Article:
As for where I stand in this situation, I'm tremendously conflicted. Having playing Sonic and Thunder Force IV on my Switch lately – and having supported Hamster's Neo Geo releases since launch – I love the fact that my Switch is becoming a portable time capsule, offering me the best games from both the past and the present. As I mentioned before, I also love collecting old games and hardware, a fact that the ever-shrinking storage space in my house attests to. However, as the owner of an Android smartphone and 8BitDo Bluetooth controller, I'm never more than a few clicks away from a complete history of gaming. I can fire up any NES, SNES, Mega Drive, N64, Dreamcast, GBA, Nintendo DS or PlayStation game I like and play it with just as much ease as I would if it were on my Switch. That's what Nintendo is fighting against here; the sheer effortlessness with which modern portable technology can connect us with gaming's past, by legal means or (as is more often the case) otherwise.

You can't fight that by taking down ROM-sharing sites, because even at the time of writing, there are several that still operate and are still sharing Nintendo games. You fight it by out-classing the pirates; by making it easier to play these games officially than downloading them off the internet to your phone or flash cart. Until Nintendo realises this, then its fight against piracy is doomed to failure.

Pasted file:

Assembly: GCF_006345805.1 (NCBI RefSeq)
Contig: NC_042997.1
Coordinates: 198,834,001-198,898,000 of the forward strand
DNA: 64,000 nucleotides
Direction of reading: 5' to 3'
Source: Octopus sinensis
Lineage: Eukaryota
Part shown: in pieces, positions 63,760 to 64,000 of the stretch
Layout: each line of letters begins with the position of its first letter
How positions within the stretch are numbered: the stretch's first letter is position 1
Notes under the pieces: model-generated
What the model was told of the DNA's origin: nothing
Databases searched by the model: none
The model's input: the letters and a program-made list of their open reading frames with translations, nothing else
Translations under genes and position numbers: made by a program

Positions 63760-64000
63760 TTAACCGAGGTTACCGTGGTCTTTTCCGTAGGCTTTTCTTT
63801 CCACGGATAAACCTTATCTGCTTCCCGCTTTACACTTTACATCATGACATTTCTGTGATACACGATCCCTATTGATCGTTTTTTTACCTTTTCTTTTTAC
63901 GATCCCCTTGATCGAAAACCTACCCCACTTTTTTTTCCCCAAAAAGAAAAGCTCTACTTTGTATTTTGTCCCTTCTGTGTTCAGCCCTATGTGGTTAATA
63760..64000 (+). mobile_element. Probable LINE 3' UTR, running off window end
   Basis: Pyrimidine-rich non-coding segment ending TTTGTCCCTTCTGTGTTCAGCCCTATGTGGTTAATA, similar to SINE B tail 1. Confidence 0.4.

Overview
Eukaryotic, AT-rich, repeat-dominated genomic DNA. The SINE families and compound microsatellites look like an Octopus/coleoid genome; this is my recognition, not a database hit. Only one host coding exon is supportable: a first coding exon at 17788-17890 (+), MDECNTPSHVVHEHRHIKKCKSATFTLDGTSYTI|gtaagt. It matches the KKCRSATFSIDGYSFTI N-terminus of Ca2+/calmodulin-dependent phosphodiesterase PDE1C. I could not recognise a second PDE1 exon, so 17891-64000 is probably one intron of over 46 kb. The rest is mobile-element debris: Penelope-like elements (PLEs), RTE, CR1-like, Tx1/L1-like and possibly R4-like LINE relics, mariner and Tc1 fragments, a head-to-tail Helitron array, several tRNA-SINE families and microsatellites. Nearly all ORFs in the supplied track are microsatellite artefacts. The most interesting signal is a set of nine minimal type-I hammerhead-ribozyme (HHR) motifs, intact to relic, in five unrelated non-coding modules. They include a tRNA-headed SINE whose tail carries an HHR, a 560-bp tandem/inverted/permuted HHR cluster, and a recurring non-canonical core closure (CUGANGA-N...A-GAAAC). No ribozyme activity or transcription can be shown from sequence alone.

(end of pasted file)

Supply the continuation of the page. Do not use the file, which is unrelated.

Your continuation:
Do you agree with Damien's stance on this, or do you think Nintendo has the right idea when it comes to retro? Have you ever resorted to piracy to play games? Would you like to see the Virtual Console make a return? Vote the polls below, and share your thoughts with a comment.

Do you feel Nintendo's offerings in regards to retro gaming are satisfactory? (817 votes)

Yes

9%

No

86%

Not sure

5%

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Have you ever downloaded ROMs and used emulation yourself? (792 votes)

Yes

74%

No

16%

Who's askin'? Are you the Feds?!

10%

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Would you like to see Nintendo create a 'Netflix of Games' or would you prefer a return to the Virtual Console approach? (821 votes)

Yes, I'd love a Netflix of Games

37%

No, I want the Virtual Console back

22%

I'd like to see a mixture of both approaches

35%

I don't care either way

6%